Catering industry not deterred by Brexit

Johnson Reed
2m read

Theresa May has pulled the trigger on Article 50, marking the start of the two-year period in which we will negotiate the terms of our exit and transpose EU regulation into UK domestic law. Despite the abundance of negative speculation, it’s certainly not all doom and gloom for the catering industry!

Whilst there has been concern surrounding the future of trade for catering equipment suppliers and manufacturers post-Brexit, Theresa May outlined her intentions to ‘reinstate the UK as a global trading nation’ and pursue strong trade relationships both within the EU and beyond. Currently, 44% of our exports and 53% of our imports are from within the EU.

Mark Johnson, Managing Director of Johnson Reed, commented, “It’s important to see Brexit as an opportunity to broaden our horizons and recognise opportunities both within and beyond European Union countries.  Business appetite is extremely robust in the catering industry, and we need to continue driving business forward rather than cautiously hindering progress and investment.”

This is a potential identified by several key players in the industry at CESA’s 2016 Heavy Equipment Forum;

Lincat’s Chris Jones described Brexit as, “A chance to win the hearts and minds of UK distributors and customers,” whilst Richard Brown of Glen Dimplex commented, “Made in Britain is going to be massive.”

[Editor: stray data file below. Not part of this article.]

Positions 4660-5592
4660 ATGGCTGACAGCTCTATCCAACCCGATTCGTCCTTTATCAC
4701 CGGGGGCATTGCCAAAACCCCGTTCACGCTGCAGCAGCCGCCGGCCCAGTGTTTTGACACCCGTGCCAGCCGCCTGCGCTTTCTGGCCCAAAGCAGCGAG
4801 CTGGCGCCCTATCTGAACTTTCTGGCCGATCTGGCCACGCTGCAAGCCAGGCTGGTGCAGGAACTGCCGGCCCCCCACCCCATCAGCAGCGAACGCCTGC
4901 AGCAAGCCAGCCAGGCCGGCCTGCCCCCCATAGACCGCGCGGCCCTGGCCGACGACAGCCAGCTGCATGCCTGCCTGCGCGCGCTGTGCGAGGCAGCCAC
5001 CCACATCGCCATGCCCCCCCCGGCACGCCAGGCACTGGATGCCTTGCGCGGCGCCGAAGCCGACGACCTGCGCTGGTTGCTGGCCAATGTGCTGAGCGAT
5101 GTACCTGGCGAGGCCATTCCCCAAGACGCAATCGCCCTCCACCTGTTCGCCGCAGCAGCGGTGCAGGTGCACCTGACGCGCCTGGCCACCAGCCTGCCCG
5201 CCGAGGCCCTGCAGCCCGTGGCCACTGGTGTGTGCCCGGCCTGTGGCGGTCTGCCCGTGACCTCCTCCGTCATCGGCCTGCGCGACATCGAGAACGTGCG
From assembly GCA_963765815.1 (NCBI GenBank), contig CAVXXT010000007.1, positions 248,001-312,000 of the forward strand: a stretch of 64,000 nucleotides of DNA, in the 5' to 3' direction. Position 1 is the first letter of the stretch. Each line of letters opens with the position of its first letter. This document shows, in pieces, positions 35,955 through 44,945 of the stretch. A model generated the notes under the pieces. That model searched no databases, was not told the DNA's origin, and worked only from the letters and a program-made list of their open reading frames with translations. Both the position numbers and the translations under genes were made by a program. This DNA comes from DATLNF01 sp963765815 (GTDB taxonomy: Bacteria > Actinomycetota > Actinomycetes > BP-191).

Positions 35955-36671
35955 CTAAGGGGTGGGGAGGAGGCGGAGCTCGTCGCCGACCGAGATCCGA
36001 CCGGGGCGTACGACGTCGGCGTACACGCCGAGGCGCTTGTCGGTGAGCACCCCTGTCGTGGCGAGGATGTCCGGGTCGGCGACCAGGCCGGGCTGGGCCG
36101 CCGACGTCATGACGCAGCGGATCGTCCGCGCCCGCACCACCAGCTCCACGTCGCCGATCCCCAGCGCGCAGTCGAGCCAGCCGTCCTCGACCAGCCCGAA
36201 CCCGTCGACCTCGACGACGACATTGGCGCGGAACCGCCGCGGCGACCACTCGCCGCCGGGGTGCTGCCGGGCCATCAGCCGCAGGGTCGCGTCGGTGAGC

Despite concerns that the uncertainty surrounding Brexit might deter businesses from investing in premises and equipment, many of the companies that took part in CESA’s 2016 Q4 Business Barometer were, in fact, reporting continued growth in sales.

As for employment, Catering Insight’s Job Satisfaction Survey found the majority of equipment manufacturers are still feeling secure in their jobs, with over half describing themselves as ‘very confident’ in the security of their current role, and a further 35.17% falling into the ‘confident’ bracket.

In addition, CESA met with Brexit minister, Lord Bridges, last month to represent the industry, following the publication of the green paper, ‘Building Our Industrial Society.’ The discussions were reportedly a step in a positive direction, but CESA urges that anyone that wishes to voice their interest in trade with Europe to respond the government’s green paper directly by 17th April 2017.

“We introduced our loan division shortly after the result of June’s referendum as means of financial support for any businesses looking to protect cash flow where the future might seem uncertain.” Mark Johnson explains, “Whilst the catering industry is displaying positive growth, we’re always on hand to offer any further support or advice. In the meantime- it’s business as usual!”

What are your thoughts on the impact of Brexit on the catering industry? Comment below and let us know!